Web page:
What is your #1 question about composting?

3 stage compost pile

We’ve all had them. And I really want to know. You compost now, but it might not be going so well. Or you know that composting is one of the easiest things you can do to save the world, but don’t know how to get started. Or you have been composting for years but you wanted to know if… You get the idea. Vermicomposting questions are also fair game.

I am going to answer one of the top questions on this blog before the end of the month. Other top questions will be considered for future composting posts. A real answer to your problem from a Master Composter. So ask away. Ask your question by submitting a comment. Please formulate your question carefully and remember simple and clear is better.

Because of the plethora of spam comments we’ve been getting lately, if it appears as though you have never looked at our website, www.backyardecosystem.com, or your question is not relevant to composting (for this post anyway), the comment will be treated as spam.

Comment Rules: Remember what Fonzie was like? Cool. That’s how we’re gonna be — cool. Critical is fine, but if you’re rude, we’ll delete your stuff. Please do not put your URL in the comment text and please use your PERSONAL name or initials and not your business name, as the latter comes off like spam. Have fun and thanks for adding to the conversation! (Thanks to Brian Oberkirch and Tim Ferris for the inspiration regarding user-friendly comment rules)

7 Comments on “What is your #1 question about composting?

  1. What is the benefit of having a compost bin over just a pile? I ask because it seems like it would be easier to turn a pile than compost in a bin.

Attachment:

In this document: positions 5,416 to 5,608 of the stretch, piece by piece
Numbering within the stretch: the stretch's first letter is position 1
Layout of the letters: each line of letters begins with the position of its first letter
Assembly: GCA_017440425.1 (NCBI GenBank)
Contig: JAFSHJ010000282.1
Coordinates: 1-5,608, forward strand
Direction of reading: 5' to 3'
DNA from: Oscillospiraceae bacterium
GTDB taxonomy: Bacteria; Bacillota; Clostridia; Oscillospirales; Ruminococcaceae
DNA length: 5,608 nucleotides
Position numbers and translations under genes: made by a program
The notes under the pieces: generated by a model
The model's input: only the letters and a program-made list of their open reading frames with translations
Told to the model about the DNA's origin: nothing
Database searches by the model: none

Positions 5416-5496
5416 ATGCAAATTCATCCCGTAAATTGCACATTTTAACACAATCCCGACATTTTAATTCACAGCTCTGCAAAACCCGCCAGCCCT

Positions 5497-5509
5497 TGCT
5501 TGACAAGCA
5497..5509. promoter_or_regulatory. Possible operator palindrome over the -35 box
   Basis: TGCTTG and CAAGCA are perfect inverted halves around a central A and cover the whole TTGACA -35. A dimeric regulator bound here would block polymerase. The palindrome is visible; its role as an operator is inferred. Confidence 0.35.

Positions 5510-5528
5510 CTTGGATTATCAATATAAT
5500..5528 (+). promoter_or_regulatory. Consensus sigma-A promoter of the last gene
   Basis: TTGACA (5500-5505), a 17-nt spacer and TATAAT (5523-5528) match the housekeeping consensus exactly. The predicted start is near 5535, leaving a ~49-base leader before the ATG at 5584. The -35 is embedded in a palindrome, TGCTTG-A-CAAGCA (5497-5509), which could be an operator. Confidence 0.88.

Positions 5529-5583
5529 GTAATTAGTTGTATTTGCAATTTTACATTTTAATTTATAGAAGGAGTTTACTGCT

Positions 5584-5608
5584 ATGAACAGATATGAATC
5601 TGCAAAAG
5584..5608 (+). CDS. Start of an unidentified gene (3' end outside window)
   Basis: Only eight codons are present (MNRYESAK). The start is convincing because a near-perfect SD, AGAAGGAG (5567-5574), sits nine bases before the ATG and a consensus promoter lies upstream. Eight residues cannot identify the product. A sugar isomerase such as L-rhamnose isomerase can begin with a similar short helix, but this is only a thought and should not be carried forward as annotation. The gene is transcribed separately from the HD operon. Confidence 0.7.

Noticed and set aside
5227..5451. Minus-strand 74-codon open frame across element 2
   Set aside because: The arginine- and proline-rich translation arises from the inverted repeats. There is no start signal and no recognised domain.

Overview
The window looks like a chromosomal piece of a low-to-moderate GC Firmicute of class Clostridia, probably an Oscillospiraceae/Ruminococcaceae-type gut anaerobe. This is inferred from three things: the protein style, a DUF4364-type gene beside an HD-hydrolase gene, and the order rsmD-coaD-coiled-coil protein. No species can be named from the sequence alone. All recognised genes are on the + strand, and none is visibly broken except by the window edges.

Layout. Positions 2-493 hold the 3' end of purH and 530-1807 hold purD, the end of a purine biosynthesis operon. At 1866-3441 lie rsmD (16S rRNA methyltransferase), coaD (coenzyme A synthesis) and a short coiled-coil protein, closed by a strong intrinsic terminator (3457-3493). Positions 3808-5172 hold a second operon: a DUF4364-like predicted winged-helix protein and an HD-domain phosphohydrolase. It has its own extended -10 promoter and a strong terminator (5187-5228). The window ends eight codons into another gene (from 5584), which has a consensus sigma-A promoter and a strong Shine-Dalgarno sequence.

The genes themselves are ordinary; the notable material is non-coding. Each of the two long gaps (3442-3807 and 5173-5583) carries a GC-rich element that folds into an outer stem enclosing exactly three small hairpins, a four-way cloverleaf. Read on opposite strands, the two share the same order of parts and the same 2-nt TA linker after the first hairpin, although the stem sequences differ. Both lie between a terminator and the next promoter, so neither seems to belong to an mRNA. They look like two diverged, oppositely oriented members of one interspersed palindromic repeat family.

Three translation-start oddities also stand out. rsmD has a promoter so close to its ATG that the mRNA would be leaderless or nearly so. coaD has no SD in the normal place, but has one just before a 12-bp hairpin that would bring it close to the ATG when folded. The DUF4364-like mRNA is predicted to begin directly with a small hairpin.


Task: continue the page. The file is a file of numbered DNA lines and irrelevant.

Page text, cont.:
What are the benefits/downsides of keeping a compost pile in a relatively sunny area versus a relatively shady area and why?

  2. We are having issues with rodents. Is there anything we can do to deter them?

    • Great question Jamie.

      The best answer for all pests is make sure there are plenty of browns in the pile. The rodents are after the greens, especially the kitchen scraps. If they are well mixed in with browns half the battle is already over.

      Wet and mix (turn the pile) to get things going. Once it starts composting rodents should lose interest.

      Then cover the pile with a weighted tarp if you have an open pile or an open topped enclosure. Limiting access will limit problems.

  3. Kevin, are coffee grounds a green or a brown? Is it worth the trouble of collecting coffee grounds from a local cafe to supplement my compost piles of mostly leaves, straw and kitchen scraps? If the grounds will help speed up the composting process, I’m in! (The piles and I live in northern Montana, where we’re frozen for one-third of the year.)

    • Like most things from the kitchen, coffee grounds are high in nitrogen, and therefore a green. Yes, do collect them from a cafe to add to your pile. You might be surprised at how much goes on in the heart of your pile even midwinter.

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Remember what Fonzie was like? Cool. That's how we're gonna be — cool. Critical is fine, but if you're rude, we'll delete your stuff. Please do not put your URL in the comment text and please use your PERSONAL name or initials and not your business name, as the latter comes off like spam. Have fun and thanks for adding to the conversation! (Thanks to Brian Oberkirch and Tim Ferris for the inspiration regarding user-friendly comment rules)

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